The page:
Giving Feedback: Sooner, and More Directly

Sooner than you would prefer

When we anticipate that an experience will be uncomfortable, the natural temptation is to delay it in order to avoid it. Humans are great storytellers, and we often use stories to rationalise our choices. For example, “we had deployment issues with this project, but you know, there were some unforeseen things that came up — I will see how the next one goes, then I’ll speak to them about this”. Or, “I was going to bring this up in our 1–1, but then we got talking about something else, and I didn’t have the chance. It’s okay, I’ll bring it up next week”. Narratives like these are problematic. The more time between an action, and the feedback on that action, the less effective the feedback. Memories fade, details are lost, and new things come up in the meantime. There’s a good chance that if we don’t bring it up now, then we never will, or when we eventually do, things will have moved on and the feedback won’t be as relevant. As leaders, we need to recognise these stories for what they are, and lean into the discomfort of discussing the feedback sooner than we would prefer.

Photo by Veri Ivanova on Unsplash

More directly than you would naturally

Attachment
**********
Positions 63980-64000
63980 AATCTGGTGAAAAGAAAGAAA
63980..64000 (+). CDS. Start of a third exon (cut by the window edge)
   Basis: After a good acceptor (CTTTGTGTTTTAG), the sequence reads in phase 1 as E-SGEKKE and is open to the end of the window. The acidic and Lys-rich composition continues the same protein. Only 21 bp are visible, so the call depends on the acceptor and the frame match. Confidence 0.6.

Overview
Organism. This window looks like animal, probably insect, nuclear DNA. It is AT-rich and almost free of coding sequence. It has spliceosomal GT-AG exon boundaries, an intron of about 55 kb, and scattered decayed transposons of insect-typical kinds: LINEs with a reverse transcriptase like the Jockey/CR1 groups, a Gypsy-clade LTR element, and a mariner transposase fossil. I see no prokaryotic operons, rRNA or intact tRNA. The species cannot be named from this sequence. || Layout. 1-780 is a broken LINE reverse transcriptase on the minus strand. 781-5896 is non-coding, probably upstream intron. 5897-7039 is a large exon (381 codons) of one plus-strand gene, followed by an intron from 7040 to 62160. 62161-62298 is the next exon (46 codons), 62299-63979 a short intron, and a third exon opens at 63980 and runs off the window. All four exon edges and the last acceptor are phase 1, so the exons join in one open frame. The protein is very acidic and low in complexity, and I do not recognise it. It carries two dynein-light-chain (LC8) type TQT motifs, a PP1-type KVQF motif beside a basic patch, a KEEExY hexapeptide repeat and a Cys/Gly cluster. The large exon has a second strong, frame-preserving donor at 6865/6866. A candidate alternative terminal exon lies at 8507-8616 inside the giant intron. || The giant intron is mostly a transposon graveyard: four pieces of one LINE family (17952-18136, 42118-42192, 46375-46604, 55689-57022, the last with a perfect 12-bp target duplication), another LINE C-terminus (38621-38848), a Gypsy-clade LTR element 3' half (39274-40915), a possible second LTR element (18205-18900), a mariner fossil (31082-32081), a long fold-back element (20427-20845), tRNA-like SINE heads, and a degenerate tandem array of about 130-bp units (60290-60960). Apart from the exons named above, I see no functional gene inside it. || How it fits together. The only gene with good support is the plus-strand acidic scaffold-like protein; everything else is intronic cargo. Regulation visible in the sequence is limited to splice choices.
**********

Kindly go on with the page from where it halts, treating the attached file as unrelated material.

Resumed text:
When we’re uncomfortable in a conversation, it’s not uncommon to find ourselves talking around the subject rather than addressing it head-on. We use more words than we need to, and we add more qualifiers (“maybe”, “try”, “possibly”) to hedge our statements. This leads to a couple of problems. First of all, it makes the point we’re trying to make less clear — more words to parse means there’s more room for misunderstanding. It also softens the tone of the delivery, so it can mislead the other person about the urgency or importance of the feedback. To defend against this wordiness, we need to make a special effort to communicate in simpler, more direct terms than we would normally.

Talk it through beforehand

Before going into a feedback conversation, I have found it helpful to talk it through with a trusted peer. Doing this allows you to practice both articulating what you have observed, and communicating your message in simple, direct terms. It helps you verify that your choice of words conveys what you intend.



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Mark Wood

Mark Wood

Engineering leader at Bloomberg. All opinions are my own.